ensuring the various limitations of electrochemical components
such as battery overcharge, fuel cell current limit (FCCL), etc.
Previous power controllers for hybrid power sources mostly
employed complicated analog circuits . Although analog
Illustration of voltage–current (V –I) curves of the fuel cell and the
0278-0046/$20.00 © 2006 IEEE
JIANG AND DOUGAL: A COMPACT DIGITALLY CONTROLLED FUEL CELL/BATTERY HYBRID POWER SOURCE 1103
COMPARISON OF THREE POWER SOURCES
during the period of interest, assuming that the final charge
of the battery is at the same level as the initial charge) was
higher than 92%, which makes the hybrid power source really
attractive. The size was optimized according to power and
voltage requirements. The objective was to achieve a power
source with four times fuel cell power capacity and compatible
voltage output. The fuel cell voltage was 17.3 V when in a
maximum power output, so four lithium ion cells (with an
average terminal voltage of 16 V) were connected in series
to achieve a higher efficiency of the power converter since
the battery voltage was compatible with the fuel cell voltage
and the duty cycle was around 85%. When the load drew a
peak power of 140 W, the battery needed to provide 105 W
of power. Two strings of series-connected lithium ion cells
were chosen to achieve such peak power, taking into account
the safe discharging current of the lithium ion cell (4 A for
It is worthwhile to note that the size of each component in
the hybrid power source such as fuel cell, battery, and power
converter could be optimized in a global sense to achieve
maximum system efficiency, which is beyond the scope of
This paper has presented a compact digitally controlled
fuel cell/battery hybrid power source. Such a hybrid power
source provides much higher peak power than each component
alone while preserving high energy density, which is important
and necessary to many modern electronic devices, through
an appropriately controlled dc/dc power converter that han-
dles the power flow shared by the fuel cell and the battery.
Rather than being controlled to serve only as a voltage or
current regulator, the power converter is regulated to balance
the power flow to satisfy the load requirements while en-
suring the various limitations of electrochemical components
such as battery overcharge, FCCL, etc. Digital technology is
applied in the control of the power converter due to many
advantages over analog technology such as programmability,
less susceptibility to environmental variations, and fewer part
counts. The digital power controller circuit primarily consists
of a synchronous buck converter that is controlled by a PIC
microcontroller, with features of small size and lightweight.
The user can set FCCL, BCL, and BVL in the digital con-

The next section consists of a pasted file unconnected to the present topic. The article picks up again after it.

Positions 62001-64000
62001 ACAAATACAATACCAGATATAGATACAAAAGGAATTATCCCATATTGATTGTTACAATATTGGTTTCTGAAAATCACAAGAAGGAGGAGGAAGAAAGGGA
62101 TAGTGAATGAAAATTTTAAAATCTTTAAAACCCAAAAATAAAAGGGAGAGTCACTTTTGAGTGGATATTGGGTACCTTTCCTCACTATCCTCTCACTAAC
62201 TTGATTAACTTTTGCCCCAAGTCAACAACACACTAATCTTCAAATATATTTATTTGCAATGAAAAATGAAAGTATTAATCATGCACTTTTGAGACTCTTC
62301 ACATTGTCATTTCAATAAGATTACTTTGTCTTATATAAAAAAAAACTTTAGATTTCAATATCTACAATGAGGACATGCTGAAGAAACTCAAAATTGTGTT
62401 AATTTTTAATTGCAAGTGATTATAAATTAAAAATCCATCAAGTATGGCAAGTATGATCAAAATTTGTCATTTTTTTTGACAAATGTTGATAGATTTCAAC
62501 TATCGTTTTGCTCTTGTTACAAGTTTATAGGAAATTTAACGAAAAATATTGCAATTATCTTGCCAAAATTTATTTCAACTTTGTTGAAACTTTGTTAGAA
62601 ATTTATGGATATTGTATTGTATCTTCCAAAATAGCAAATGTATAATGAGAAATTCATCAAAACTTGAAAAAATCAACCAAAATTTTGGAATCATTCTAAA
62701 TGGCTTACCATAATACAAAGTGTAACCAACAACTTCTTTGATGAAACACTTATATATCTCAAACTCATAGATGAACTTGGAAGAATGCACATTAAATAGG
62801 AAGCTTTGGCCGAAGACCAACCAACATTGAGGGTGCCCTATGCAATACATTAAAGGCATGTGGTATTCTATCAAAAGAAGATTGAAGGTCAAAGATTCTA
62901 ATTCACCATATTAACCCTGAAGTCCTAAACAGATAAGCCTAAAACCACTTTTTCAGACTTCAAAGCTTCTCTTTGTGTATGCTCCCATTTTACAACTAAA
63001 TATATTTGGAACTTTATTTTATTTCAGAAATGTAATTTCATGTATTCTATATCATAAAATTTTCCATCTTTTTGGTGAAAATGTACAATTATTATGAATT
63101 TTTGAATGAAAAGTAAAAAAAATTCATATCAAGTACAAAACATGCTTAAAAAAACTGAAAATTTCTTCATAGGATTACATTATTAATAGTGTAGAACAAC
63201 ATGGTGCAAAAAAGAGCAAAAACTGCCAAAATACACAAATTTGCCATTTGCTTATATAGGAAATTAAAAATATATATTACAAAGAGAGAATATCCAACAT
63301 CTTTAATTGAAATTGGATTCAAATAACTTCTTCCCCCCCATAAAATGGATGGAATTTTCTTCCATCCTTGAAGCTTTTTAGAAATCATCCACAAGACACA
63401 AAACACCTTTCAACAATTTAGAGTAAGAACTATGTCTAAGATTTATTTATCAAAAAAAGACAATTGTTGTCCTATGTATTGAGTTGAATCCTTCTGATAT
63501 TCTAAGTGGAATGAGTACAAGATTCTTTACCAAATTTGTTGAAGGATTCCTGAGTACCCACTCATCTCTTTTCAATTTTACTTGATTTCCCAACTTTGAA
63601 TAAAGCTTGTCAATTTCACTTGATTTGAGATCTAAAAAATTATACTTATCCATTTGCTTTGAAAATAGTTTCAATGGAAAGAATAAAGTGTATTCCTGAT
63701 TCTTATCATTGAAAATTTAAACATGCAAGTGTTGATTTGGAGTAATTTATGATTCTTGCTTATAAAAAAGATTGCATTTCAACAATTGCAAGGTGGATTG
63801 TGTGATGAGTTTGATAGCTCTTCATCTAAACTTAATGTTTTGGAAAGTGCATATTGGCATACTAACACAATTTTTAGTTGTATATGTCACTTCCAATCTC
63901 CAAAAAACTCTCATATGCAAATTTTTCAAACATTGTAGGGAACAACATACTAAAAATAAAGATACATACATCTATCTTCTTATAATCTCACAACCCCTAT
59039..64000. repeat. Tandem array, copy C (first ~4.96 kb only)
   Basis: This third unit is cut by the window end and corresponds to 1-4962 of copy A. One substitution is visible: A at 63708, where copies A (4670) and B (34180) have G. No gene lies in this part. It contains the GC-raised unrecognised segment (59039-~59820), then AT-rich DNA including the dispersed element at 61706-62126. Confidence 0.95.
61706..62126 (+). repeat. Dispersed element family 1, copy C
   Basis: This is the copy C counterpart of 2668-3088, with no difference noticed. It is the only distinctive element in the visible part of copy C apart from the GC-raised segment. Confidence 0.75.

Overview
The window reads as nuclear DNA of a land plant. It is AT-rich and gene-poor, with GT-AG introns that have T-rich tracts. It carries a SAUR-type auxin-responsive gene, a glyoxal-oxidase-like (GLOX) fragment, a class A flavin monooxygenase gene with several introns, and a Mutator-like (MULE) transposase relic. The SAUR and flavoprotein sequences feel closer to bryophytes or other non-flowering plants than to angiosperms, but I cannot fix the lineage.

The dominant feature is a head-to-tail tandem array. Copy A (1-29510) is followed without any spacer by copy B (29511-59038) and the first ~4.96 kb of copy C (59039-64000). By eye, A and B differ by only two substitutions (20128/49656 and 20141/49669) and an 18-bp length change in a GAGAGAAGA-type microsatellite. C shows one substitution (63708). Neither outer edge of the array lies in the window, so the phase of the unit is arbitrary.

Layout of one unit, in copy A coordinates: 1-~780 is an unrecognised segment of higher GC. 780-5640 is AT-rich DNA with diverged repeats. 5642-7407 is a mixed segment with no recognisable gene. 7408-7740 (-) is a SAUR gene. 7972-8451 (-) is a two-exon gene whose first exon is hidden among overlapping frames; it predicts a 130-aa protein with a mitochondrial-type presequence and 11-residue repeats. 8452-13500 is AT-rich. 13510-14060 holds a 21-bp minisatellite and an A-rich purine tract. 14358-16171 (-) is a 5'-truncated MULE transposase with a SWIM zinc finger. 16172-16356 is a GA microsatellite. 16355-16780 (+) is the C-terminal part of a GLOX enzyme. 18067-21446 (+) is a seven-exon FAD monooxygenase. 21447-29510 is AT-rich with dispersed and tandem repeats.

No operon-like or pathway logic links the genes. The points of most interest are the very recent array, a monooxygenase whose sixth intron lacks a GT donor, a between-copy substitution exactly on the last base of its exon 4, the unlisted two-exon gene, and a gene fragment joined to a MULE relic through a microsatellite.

troller. A control algorithm that is suitable for regulating the
multiple variables in the hybrid system is described by us-
ing a state-machine-based model; the issues about embedded
control implementation are addressed; and the large-signal
behavior of the hybrid system is analyzed on a voltage–
The hybrid power source is then tested through simulation
and validated on real hardware. Simulation and experiment
results show that the control algorithm is able to correctly
select the regulation mode and appropriately limit the fuel cell
current, the battery charging current, and the battery voltage.
This paper has also discussed some important issues of the
hybrid power source, such as operation under complex load
profiles, power enhancement, and optimization of the hybrid
system. The design presented here can not only be scaled to
larger or smaller power capacities for a variety of applications
but also be used for many other hybrid power sources.
The authors gratefully acknowledge the help of R. Leonard,
Dr. H. Figueroa, and Dr. A. Monti in setting up the processor-
in-the-loop simulation environment.
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Zhenhua Jiang (S’01–M’03) received the B.Sc. and
M.Sc. degrees from Huazhong University of Science
and Technology, Wuhan, China, in 1997 and 2000,
respectively, and the Ph.D. degree from the Univer-
sity of South Carolina, Columbia, in 2003, all in
He was a Postdoctoral Fellow at the University of
South Carolina before joining the University of New
Orleans, New Orleans, LA, as an Assistant Professor
in 2005. His research interests include digital control
of power electronics, fuel-cell power sources and
systems, renewable energy, energy storage, hybrid power sources and systems,
integration of distributed energy resources, and modeling and simulation of
Roger A. Dougal (S’74–M’78–SM’94) received the
Ph.D. degree in electrical engineering from Texas
Tech University, Lubbock, in 1983.
In 1983, he joined the University of South Car-
olina, Columbia. He is the Director of the virtual
testbed project, a multidisciplinary multiuniversity
effort to develop a comprehensive simulation and
virtual prototyping environment for advanced power
sources and systems, integrating power electron-
ics, electromechanics, electrochemistry, and controls
into a common testbed. VTB is unique in allow-
ing the simulation of multidisciplinary systems by importing models from
discipline-specific source languages to a common workspace. In addition to
modeling and simulation, his expertise includes power electronics, physical
electronics, and electrochemical power sources.
ing Award and has been honored as a Carolina Research Professor.